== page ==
A current of “interminable waiting” runs throughout the book. Characters wait for release, for higher bids, for eyefuls astonishing enough to prepare them to meet the God Tevis has been reading about all her life. Some even recall the hapless figures in Samuel Beckett’s Waiting for Godot. Heiress to the rifle fortune and its legions of murdered ghosts, Sarah Pardee Winchester is given instruction as mulish as Didi and Gogo’s following the deaths of her husband and weeks-old child. Lest the same spirits come for the widow, a psychic warns, she must build again and without cease. Her absurdist nest swells to 160 rooms, some of which are remodeled six hundred times without completing stairwells that end in ceilings or a one-story drop. Instead of “Nothing to be done,” there is overmuch. The answer to both predicaments seems to be the reclamation of agency.

Winchester reclaims hers, in Tevis’s eyes, in that she “tucked a simple lock of baby’s hair in a safe and knitted a house around it.” Tevis claims hers in the Arctic National Refuge, at a Queen concert, atop the layered bodies of a tilapia die-off. She reclaims it from middle school speakers and brimstone preachers who initiated a fearful educational trajectory. She seizes it from the sleazy clown milking a fair’s cheap heroics. She becomes, with Liberace-worthy showmanship, larger enough than life to live it. Part of that growth results from allowing herself to mourn with fury and horror the oily lakes in which her daughter can only see herself reflected poorly. Part results in being able to smile wryly at the caricatures we warrant. The rest comes from having the grace and humility to forgive what is.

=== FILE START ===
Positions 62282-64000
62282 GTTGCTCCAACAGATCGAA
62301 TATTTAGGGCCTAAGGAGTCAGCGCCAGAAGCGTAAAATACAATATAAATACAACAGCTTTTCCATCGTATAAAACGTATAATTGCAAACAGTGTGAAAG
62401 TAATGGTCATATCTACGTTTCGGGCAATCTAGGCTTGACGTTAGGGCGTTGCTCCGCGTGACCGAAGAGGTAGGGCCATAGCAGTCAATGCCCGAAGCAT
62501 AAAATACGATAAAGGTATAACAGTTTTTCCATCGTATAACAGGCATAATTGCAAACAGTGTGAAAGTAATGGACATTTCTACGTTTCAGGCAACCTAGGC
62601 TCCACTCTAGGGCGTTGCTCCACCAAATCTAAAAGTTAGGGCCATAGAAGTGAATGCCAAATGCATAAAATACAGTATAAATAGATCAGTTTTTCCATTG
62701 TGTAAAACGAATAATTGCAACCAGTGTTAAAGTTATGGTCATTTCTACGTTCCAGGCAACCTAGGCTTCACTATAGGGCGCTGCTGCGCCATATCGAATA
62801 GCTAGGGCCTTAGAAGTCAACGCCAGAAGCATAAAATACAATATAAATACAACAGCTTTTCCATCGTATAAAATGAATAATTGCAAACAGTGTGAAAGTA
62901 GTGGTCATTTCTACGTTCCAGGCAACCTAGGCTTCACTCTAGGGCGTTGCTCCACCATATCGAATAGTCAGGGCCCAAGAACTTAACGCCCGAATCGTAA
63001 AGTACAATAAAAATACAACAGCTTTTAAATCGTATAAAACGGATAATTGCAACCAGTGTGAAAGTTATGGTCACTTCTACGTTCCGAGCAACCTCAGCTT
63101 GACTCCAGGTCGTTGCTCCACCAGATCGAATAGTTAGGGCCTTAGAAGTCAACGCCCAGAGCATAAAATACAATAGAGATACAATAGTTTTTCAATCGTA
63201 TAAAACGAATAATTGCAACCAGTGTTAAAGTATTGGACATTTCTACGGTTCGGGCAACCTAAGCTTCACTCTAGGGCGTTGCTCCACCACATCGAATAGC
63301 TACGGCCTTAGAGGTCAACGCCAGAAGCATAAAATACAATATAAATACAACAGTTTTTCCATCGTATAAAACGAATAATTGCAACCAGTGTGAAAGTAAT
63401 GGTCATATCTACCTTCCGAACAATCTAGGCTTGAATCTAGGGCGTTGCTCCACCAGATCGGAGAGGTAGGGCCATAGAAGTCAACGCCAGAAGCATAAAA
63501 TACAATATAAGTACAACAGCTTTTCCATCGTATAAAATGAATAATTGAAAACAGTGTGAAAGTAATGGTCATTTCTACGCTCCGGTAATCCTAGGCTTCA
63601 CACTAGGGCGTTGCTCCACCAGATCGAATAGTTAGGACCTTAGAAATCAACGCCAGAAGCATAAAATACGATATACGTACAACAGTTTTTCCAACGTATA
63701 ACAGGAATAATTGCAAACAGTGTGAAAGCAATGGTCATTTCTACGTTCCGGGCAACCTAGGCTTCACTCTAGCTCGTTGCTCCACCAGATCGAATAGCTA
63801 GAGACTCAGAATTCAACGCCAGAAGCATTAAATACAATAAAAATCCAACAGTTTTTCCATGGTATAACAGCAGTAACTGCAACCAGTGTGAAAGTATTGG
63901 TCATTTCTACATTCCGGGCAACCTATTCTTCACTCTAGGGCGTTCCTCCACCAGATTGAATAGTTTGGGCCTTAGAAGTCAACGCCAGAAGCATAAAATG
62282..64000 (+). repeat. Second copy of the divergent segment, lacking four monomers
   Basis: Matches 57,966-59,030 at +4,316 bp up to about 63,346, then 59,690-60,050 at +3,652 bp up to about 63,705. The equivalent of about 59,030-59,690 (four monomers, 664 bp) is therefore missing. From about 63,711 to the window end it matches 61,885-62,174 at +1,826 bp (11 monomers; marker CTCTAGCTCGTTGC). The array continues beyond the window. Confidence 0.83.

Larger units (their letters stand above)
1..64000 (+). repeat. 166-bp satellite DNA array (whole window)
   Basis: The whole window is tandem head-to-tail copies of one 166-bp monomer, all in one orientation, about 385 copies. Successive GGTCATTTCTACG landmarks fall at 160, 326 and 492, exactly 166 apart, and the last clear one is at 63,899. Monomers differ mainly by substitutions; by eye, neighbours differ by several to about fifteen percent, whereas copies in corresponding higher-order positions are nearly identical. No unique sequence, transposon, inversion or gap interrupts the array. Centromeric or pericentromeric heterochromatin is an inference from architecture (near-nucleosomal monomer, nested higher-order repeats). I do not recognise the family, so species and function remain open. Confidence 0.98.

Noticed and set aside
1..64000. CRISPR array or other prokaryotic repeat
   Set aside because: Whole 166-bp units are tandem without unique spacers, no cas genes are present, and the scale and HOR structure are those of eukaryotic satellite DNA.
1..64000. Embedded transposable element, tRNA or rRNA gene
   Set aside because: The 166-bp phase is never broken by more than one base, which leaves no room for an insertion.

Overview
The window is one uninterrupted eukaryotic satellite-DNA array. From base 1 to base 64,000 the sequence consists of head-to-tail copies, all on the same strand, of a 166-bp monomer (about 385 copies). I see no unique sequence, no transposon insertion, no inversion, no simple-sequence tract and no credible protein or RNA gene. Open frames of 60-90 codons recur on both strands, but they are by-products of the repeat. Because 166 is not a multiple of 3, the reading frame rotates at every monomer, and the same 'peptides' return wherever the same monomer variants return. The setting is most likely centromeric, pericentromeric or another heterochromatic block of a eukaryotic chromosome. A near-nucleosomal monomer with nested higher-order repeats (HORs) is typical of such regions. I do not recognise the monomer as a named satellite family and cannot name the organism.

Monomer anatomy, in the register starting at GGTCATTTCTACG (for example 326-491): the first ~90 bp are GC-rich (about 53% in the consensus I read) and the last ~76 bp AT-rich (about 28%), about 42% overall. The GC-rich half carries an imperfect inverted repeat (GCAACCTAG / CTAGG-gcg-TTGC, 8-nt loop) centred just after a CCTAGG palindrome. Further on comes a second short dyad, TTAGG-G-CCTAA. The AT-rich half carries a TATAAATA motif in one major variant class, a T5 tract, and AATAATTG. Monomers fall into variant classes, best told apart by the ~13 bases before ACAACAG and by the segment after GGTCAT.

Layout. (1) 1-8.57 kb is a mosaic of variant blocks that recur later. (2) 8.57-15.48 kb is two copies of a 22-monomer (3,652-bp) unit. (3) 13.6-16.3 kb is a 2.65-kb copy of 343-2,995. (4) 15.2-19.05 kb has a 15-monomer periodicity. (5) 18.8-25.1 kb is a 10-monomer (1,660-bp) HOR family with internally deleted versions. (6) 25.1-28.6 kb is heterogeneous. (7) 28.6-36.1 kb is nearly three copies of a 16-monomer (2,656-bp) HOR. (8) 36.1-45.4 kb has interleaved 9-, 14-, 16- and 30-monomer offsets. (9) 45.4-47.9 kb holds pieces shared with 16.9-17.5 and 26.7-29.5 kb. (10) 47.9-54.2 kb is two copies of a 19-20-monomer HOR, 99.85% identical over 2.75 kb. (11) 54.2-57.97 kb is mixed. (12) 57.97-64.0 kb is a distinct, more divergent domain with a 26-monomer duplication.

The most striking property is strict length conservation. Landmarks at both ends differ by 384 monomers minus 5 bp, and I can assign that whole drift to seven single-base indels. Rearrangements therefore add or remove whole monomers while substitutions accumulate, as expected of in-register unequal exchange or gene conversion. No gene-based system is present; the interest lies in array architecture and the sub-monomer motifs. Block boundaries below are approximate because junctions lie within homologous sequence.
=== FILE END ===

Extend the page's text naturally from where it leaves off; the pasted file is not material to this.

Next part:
This reclamation doesn’t mean that the first person dominates these essays. Far from it, but the I’s slight figure does cast the collection into fantastic relief. Whereas Winchester stands in the long and scattershot shadow of the gun industry, a marble tycoon melts a mountain of discarded glass into slags that “stretch a drip of honey into a feather.” An auctioneer teaches himself to chant by selling telephone poles on car rides with his family one essay over from the pillar of cloud issuing from the Texas City refineries. Meanwhile, Tevis slips into the diorama of Gray Fox and Opossum. In the Hall of North American Mammals at Great Smoky Mountains National Park, this glassed-in narrative in miniature closes the book. Having surrounded herself throughout these essays with a thicket of demolition derby drivers, soothsayers, and rock singers, Tevis is that sly fox whose presence parts the greenbriers. Not the possum with the mischievous grin that pretends to die again and again, but the easily-missed figure that scintillates gee-whizzes, she kindles meaning, and the world blazes bright with reason for a time that can never last too long.

Amy Wright is the author of Everything in the Universe (Iris Press), Cracker Sonnets (Brick Road Poetry Press), and five chapbooks. She is also Nonfiction Editor of Zone 3 Press, and Coordinator of Creative Writing at Austin Peay State University.